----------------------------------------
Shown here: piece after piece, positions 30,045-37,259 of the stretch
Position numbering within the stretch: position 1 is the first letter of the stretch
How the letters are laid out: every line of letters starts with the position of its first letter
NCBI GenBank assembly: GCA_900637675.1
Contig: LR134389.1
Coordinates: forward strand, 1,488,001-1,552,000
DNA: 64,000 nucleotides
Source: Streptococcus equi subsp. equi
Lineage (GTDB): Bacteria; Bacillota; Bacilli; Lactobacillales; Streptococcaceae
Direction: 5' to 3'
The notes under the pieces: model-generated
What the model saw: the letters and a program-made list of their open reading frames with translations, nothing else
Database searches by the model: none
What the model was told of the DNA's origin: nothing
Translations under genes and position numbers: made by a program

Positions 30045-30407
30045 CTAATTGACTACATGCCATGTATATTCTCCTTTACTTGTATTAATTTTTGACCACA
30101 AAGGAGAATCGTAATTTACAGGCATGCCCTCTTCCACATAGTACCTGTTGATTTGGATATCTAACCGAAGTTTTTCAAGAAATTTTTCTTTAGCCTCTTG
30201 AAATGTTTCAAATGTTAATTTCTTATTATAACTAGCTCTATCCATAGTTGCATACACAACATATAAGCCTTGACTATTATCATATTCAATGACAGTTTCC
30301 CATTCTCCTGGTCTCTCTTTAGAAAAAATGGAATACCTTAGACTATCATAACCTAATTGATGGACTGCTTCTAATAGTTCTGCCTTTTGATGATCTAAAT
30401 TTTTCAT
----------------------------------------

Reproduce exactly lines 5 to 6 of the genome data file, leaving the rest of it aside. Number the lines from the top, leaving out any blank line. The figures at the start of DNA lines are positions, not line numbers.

Contig: LR134389.1
Coordinates: forward strand, 1,488,001-1,552,000